Thursday, 23 February 2006

Stacking Diacritics and Complex Tibetan Stacks

Michael Kaplan thinks that stacking diacritics up to the ceiling and down to the basement is really cool. I think so too, and was disappointed to find that it doesn't work with the current release of BabelPad. Well, with a couple of tweaks (allowing large line spacing values and centring the output vertically within the space between the previous and next lines), I've got stacking diacritics to display correctly in BabelPad, as you can see from the following screenshots of the letter a with 72 combining diacritics (33 above and 39 below). In both cases the font is Doulos SIL at 24 points, but the first screenshot shows what you get if you turn off Uniscribe and render everything as spacing characters, whilst the second one shows monumental stacking when you turn on Uniscribe (version 1.420.2600.2180 on my computer) and set BabelPad's line spacing to 12.0.

Screenshot 1 : Combining diacritics laid out horizontally (Uniscribe off)

Screenshot 2 : Combining diacritics stacked vertically above and below (Uniscribe on)

Unfortunately the new improved version of BabelPad used for these screenshots won't be coming out until May. It was scheduled for release at the end of March, as soon as Unicode 5.0 is released, but we now hear that the release of Unicode 5.0 is being delayed until May. As my working versions of BabelPad and BabelMap have already been upgraded internally to support 5.0 I can't release them until after 5.0 is out. On the one hand, this is rather annoying, as there are lots of bug fixes and improvements that I want to release as soon as possible; on the other hand, it gives me some desperately needed time to get everything else ready for 5.0, including my suite of Phags-pa fonts.

Anyhow, back to stacking diacritics. a with 72 dicaritics is certainly impressive, but not very useful in the real world. However, there is one script that I can think of that does occasionally require multiple stacking characters. This is Tibetan. Tibetan is normally written horizontally with consonant clusters stacking vertically (implemented as one full-sized consonant from the range 0F40..0F69 and zero or many subjoined consonants from the range 0F90..0FB9). Ordinary Tibetan text only has limited vertical stacking (usually just one subjoined consonant, but sometimes two), and can be rendered correctly using Uniscribe version 1.453.3665.0 or later and a competent OpenType Tibetan font (of which there are now several freely available). However, occasionally, in esoteric texts, consonants are piled up (or rather down) like some crazy Yertle stack. With the first version of Uniscribe to support Tibetan OpenType features, Tibetan stacks with many subjoined consonants do not render correctly with any Tibetan OpenType font (I'm using Microsoft's not-yet-released Ximalaya font for these examples).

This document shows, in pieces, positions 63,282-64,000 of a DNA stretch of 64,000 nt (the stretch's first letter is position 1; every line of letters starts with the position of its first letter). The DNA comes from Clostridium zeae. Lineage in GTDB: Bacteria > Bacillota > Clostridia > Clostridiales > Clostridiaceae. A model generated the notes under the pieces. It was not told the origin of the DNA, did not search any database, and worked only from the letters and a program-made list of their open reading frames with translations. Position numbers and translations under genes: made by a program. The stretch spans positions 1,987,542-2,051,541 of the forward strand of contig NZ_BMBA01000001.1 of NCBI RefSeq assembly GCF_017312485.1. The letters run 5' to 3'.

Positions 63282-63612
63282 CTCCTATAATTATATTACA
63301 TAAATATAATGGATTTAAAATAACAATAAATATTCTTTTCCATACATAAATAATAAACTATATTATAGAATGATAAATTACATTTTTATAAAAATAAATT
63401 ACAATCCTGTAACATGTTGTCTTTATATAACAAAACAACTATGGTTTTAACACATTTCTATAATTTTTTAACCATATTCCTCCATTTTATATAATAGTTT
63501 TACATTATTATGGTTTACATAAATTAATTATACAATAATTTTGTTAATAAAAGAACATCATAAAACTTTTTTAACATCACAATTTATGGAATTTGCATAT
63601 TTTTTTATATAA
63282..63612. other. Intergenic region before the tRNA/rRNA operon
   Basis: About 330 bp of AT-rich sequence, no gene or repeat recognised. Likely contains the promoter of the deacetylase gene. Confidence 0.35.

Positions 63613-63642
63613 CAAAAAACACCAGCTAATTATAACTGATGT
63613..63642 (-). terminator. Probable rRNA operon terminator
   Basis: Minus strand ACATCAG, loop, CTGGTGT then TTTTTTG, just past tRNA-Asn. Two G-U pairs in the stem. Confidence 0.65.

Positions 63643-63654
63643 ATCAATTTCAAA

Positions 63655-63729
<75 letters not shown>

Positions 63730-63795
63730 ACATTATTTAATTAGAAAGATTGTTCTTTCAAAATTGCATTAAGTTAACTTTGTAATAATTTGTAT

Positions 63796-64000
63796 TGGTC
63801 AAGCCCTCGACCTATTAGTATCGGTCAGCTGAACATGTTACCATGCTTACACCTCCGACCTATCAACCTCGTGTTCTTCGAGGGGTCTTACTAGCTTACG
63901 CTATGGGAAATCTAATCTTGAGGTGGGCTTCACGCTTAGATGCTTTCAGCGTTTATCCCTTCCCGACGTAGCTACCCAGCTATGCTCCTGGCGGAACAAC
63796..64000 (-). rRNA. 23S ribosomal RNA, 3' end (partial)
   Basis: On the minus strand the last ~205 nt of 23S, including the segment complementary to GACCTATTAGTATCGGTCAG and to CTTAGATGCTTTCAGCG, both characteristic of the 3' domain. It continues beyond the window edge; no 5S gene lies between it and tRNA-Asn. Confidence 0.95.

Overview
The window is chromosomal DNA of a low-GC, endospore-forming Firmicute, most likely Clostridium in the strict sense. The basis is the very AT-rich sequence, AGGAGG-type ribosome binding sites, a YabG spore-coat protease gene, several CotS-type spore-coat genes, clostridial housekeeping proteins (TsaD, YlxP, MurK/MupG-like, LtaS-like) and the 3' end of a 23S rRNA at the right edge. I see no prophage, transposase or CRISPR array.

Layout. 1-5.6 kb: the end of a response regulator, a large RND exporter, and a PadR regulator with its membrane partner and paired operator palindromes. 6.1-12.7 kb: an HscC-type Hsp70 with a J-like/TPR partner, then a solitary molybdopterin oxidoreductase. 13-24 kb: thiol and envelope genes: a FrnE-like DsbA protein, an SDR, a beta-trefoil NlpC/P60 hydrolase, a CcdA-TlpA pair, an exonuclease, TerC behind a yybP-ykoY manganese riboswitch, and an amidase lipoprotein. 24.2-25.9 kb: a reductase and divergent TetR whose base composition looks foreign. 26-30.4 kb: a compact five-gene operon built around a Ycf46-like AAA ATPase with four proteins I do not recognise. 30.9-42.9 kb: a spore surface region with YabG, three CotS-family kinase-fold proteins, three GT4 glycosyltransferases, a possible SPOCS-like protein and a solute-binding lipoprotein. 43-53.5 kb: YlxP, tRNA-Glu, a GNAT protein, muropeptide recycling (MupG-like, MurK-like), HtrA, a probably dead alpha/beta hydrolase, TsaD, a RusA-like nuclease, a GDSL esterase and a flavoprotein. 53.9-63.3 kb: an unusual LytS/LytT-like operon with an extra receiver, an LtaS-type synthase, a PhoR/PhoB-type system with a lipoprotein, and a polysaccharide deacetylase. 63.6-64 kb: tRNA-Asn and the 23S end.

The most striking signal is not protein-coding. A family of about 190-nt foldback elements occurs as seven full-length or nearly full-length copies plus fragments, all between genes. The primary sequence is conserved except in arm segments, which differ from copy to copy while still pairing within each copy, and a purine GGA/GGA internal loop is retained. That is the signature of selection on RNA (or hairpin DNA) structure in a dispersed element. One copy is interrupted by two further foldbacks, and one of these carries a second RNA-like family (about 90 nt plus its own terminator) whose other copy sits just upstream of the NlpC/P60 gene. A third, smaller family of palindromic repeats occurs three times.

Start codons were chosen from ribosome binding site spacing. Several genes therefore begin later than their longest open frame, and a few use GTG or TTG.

Screenshot 3 : Complex non-standard Tibetan stacks (Uniscribe version 1.453.3665.0)

But with the latest versions of Uniscribe (version 1.468.4011.0 or later), in conjunction with the Ximalaya font, it is possible to correctly render Tibetan stacks with many subjoined consonants. It's not terribly pretty, but I think it is pretty amazing.

Screenshot 4 : Complex non-standard Tibetan stacks (Uniscribe version 1.468.4011.0)

The above are all real examples of complex stacking, taken from sngags kyi klog thabs shes rab mig 'byed སྔགས་ཀྱི་ཀློག་ཐབས་ཤེས་རབ་མིག་འབྱེད. However, there are still some complex stacks that cannot yet be rendered in plain text. For example, in some of the complex stacks in this text there is also a horizontal element, where one or more of the subjoined letters is followed horizontally by the letter NGA to make a subjoined syllable such as yang ཡང (the YA is vertically in line with the stack, but the NGA protrudes forward). At present there is no way of indicating horizontal progression at the subjoined level (and there probably never will be).